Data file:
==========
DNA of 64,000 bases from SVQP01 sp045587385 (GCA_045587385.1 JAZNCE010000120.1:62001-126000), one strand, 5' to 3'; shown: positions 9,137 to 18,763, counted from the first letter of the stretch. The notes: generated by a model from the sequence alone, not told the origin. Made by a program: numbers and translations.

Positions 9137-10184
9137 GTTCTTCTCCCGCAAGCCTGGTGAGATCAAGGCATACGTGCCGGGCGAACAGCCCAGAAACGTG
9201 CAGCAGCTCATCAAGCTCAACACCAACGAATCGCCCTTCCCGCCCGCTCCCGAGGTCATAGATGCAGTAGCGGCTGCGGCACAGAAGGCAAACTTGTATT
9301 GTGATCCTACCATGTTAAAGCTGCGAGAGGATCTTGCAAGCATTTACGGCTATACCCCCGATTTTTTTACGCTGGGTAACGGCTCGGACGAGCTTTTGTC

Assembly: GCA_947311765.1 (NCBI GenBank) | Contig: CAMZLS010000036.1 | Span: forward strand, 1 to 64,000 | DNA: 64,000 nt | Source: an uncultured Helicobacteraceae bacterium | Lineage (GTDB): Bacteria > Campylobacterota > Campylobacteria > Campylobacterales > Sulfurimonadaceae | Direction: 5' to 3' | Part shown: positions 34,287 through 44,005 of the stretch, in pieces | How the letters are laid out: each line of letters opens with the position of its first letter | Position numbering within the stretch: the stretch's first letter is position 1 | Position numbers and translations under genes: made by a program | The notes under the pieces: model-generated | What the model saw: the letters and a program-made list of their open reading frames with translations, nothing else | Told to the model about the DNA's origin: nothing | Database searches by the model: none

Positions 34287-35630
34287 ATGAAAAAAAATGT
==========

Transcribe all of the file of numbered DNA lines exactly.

DNA of 64,000 bases from SVQP01 sp045587385 (GCA_045587385.1 JAZNCE010000120.1:62001-126000), one strand, 5' to 3'; shown: positions 9,137 to 18,763, counted from the first letter of the stretch. The notes: generated by a model from the sequence alone, not told the origin. Made by a program: numbers and translations.

Positions 9137-10184
9137 GTTCTTCTCCCGCAAGCCTGGTGAGATCAAGGCATACGTGCCGGGCGAACAGCCCAGAAACGTG
9201 CAGCAGCTCATCAAGCTCAACACCAACGAATCGCCCTTCCCGCCCGCTCCCGAGGTCATAGATGCAGTAGCGGCTGCGGCACAGAAGGCAAACTTGTATT
9301 GTGATCCTACCATGTTAAAGCTGCGAGAGGATCTTGCAAGCATTTACGGCTATACCCCCGATTTTTTTACGCTGGGTAACGGCTCGGACGAGCTTTTGTC

Assembly: GCA_947311765.1 (NCBI GenBank) | Contig: CAMZLS010000036.1 | Span: forward strand, 1 to 64,000 | DNA: 64,000 nt | Source: an uncultured Helicobacteraceae bacterium | Lineage (GTDB): Bacteria > Campylobacterota > Campylobacteria > Campylobacterales > Sulfurimonadaceae | Direction: 5' to 3' | Part shown: positions 34,287 through 44,005 of the stretch, in pieces | How the letters are laid out: each line of letters opens with the position of its first letter | Position numbering within the stretch: the stretch's first letter is position 1 | Position numbers and translations under genes: made by a program | The notes under the pieces: model-generated | What the model saw: the letters and a program-made list of their open reading frames with translations, nothing else | Told to the model about the DNA's origin: nothing | Database searches by the model: none

Positions 34287-35630
34287 ATGAAAAAAAATGT